Gifting Coffee Beans: 3 Things To Do (And 3 To Avoid)
Coffee beans are great gifts - everyone knows that.
- They’re delicious
- They’re beloved by all (just about)
- And they’re fun to pick out for your coffee lover
However, there’s definitely a wrong way to buy coffee beans as a gift.
Because not all beans are created equal.
(But clever tricks keep that from being realized for most people).
I’ll show you why, where, and how to find some of the best coffee beans in the world - and we’ll talk about some things you don’t want to do for this gift.
Your coffee bean gift is going to be extra-appreciated this year.
Let me tell you why.
Not All Coffee Is Created Equally
Contrary to common belief, coffee is never just coffee.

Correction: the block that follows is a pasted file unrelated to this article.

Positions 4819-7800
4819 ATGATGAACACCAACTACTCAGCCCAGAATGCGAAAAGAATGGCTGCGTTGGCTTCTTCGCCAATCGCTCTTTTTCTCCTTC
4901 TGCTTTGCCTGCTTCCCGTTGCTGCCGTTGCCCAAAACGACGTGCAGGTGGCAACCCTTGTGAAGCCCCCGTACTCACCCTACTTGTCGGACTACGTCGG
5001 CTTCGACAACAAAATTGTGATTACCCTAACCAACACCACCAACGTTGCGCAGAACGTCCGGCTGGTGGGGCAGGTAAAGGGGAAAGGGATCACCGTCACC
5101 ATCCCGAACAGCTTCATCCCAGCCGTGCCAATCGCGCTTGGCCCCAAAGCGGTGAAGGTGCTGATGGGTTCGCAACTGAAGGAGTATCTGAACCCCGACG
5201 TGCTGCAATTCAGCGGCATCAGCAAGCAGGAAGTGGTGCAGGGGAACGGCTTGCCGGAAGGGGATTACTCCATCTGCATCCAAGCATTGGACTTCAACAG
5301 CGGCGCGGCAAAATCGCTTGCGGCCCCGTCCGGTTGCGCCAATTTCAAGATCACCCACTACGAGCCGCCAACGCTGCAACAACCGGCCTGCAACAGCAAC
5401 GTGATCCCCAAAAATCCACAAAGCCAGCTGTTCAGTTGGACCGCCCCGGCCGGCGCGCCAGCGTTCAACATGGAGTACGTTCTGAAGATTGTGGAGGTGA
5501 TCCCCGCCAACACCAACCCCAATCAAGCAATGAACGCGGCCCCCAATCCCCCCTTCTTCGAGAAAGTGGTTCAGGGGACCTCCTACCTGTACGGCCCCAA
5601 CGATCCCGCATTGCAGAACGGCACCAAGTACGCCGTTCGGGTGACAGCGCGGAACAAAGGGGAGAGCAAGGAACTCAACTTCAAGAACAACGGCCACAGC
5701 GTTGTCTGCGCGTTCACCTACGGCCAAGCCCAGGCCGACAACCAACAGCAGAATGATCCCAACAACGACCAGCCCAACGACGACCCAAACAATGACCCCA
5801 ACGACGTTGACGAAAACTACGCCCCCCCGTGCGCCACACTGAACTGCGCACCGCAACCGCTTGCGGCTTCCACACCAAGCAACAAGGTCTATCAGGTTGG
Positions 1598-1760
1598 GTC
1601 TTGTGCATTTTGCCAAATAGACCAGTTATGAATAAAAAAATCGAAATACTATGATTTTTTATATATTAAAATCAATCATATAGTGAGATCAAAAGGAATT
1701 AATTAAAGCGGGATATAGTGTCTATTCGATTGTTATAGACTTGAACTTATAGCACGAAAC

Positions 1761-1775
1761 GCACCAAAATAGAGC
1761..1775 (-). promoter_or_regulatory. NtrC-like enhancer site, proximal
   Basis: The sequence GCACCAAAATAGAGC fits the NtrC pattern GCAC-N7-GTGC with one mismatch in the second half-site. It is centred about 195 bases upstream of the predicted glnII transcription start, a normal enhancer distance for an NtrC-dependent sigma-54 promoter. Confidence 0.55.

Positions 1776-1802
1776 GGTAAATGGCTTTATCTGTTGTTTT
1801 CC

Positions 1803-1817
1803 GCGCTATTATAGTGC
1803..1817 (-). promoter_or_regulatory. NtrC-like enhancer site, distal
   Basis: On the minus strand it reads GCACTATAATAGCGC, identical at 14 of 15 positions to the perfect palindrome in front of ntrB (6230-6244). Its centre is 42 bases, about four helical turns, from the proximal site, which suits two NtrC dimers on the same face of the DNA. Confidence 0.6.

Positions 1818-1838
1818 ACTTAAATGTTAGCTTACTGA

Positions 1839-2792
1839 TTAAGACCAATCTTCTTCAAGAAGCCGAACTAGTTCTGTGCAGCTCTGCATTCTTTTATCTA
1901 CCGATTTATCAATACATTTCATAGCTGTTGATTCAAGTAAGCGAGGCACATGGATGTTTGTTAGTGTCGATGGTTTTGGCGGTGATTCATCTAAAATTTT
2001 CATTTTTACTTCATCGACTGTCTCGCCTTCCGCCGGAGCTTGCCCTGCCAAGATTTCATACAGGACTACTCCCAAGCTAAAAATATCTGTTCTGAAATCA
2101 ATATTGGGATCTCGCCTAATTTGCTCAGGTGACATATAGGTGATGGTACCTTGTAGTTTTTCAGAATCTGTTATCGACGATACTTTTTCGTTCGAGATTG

- There’s well-grown and there’s neglected coffee
- There’s stale and there’s fresh coffee
- There’s coffee that’s roasted with precision and there’s coffee that’s burned to a crisp
These things make a major difference in the final quality of the brewed coffee.
Low-end, poorly roasted coffee is bitter, dull and boring. Carefully grown, well roasted coffee is vibrant with rich flavors and aromas like blueberries, spice, rose, and beyond.
This isn’t a joke - there’s coffee out there that has the fresh, crisp acidity of a green grape.
And it’s fantastic.
That’s the kind of coffee you want to give someone as a gift. The dull, bitter stuff? Leave those on the shelves…
Here’s what you need to do to find these specialty-grade beans
1. Aim To Maximize Freshness
The big coffee sellers don’t want you to know this, but coffee begins to go stale after just 2-3 weeks of being roasted. The lively aromas evaporate, the crisp acids become bitter, and pleasant flavors fall apart.
Freshly roasted beans have no rival - they’re the epitome of what coffee can be.
Buy your beans from a coffee company that is transparent about when the coffee is roasted. Transparent roasters use the “roasted on” date instead of “best by”. Those “best by” dates are always way too far in the future, which is quite deceptive.